The New Pendulums
Posted by Possum Comitatus on January 7, 2008
The AEC has returned the writs, so we now have the complete results for the election.
First up, we can have a squiz at the national pendulum as well as the respective state based pendulums. They’re thumbnails so just click on them to blow them up:
What they show is the number of seats that would fall for a given uniform swing to either major party. To use it, pick a swing on the vertical axis, trace it across until it hits the black line, then trace it up or down to the horizontal axis to see how many seats that swing would deliver to the major party. The national pendulum also has the swings for seats blown up in the top left and bottom right quadrants for swings of less than 7% to make it easier to read in terms of the seats that would change hands for the usual smaller swings.
The other States and Territories are best given by a table:
With the Victorian (and national) pendulum, there’s a bit of a quirk involved with the seat of Melbourne where Adam Bandt from the Greens came second in TPP terms behind the ALP. As a result, Melbourne is sitting on a margin of only 4.71% for the ALP. However, if there were any swing to the Libs of a percent and a bit or more in Melbourne, the Libs would probably end up running second in TPP terms, forcing most of the Green vote to flow to the ALP via preferences and blowing the ALP margin out to over 15 points as result. So it’s best to keep that in mind. These charts will be archived and accessible from the top menu via the 2008 Swings for Seats button.
An interesting thing happens when we compare how many seats each party would gain from a given uniform swing. If you click the thumbnail below, it blows up into a chart that shows the number of seats each party would expect to gain from a given uniform swing.
What this means is that the Coalition gains less seats than the ALP from a given swing. For instance, the Coalition would need a uniform 1% swing to gain 5 seats whereas the ALP only requires a uniform swing of 0.21% to gain 5 seats. If we look at the swing needed for each party to gain 5, 10, 20 and 30 seats respectively we get:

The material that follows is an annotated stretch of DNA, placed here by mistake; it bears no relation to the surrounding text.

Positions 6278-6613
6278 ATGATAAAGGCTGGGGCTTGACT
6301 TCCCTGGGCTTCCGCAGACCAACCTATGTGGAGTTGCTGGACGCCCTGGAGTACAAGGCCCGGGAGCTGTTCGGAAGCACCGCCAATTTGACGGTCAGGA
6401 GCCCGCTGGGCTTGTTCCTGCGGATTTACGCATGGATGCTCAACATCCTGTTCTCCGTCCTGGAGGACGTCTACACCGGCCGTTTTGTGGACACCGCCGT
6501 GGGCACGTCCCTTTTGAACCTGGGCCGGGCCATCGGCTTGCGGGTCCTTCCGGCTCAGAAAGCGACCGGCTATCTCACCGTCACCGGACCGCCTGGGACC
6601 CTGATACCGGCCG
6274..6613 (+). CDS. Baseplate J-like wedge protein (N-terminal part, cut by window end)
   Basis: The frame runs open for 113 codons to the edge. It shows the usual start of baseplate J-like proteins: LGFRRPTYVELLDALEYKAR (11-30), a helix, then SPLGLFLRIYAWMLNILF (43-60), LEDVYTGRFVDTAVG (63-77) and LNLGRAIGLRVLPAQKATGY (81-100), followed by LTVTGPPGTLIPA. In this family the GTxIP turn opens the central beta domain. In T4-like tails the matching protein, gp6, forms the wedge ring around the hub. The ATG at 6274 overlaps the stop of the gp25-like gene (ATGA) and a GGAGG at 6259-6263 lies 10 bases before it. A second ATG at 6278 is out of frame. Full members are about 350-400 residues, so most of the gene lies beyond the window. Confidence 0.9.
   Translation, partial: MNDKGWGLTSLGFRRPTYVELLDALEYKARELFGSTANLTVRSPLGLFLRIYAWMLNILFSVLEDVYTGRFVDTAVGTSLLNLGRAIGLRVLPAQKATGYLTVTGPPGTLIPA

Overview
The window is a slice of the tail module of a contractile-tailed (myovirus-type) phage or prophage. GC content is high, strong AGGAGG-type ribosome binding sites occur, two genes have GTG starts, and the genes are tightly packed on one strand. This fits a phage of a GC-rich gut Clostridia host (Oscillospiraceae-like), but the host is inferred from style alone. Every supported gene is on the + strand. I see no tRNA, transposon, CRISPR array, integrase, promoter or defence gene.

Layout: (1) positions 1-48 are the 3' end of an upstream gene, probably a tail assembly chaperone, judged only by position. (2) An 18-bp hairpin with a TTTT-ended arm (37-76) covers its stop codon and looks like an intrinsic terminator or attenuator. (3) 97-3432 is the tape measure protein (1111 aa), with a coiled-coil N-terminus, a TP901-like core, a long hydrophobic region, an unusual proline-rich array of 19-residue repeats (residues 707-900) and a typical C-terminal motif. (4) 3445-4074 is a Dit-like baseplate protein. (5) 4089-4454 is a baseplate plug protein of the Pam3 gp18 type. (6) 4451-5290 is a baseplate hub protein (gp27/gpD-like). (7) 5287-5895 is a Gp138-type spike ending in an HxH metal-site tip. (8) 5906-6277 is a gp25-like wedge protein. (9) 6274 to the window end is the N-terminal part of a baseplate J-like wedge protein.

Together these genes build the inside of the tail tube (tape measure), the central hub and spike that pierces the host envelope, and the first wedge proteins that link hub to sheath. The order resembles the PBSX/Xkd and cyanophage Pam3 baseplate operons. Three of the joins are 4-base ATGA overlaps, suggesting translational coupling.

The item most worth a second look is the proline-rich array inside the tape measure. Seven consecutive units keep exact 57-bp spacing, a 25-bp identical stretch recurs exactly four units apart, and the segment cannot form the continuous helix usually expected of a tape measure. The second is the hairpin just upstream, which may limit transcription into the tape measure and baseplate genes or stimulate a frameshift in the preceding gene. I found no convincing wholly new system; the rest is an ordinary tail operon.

|Seats Gained||ALP Swing%||Coalition Swing %|
There’s an electoral redistribution due before the next election so this may change a bit, but if the current national pendulum holds it rough shape, the Coalition will find itself in a rather difficult situation, having less fat in the margins of their 30 closest held seats than the ALP does in theirs. One would think that the next election campaign would be an old style battle for the marginals, with the ALP being in the prime position not only because of the pork barreling that government can supply, not only because the ALP will have more to spend as a result of them being in power everywhere, but also because they face the biggest seat bang for the swing buck.
To make it worse for the Coalition, there are 3 seats that the ALP could gain in Qld (the new centre of the government) with a swing of only 0.21%, and in WA where the Coalition hold all but 4 seats, 3 seats could fall to the ALP with a swing of 1.71%. If I were the Coalition, I’d be extremely worried about any potential government consolidation in Qld and a rebalancing of the seat numbers in WA. The ALP can gain seats by basically standing still, having only very small uniform gains in some states delivering the goods. The Coalition on the other hand, as you can see from the chart, find themselves in a much poorer position.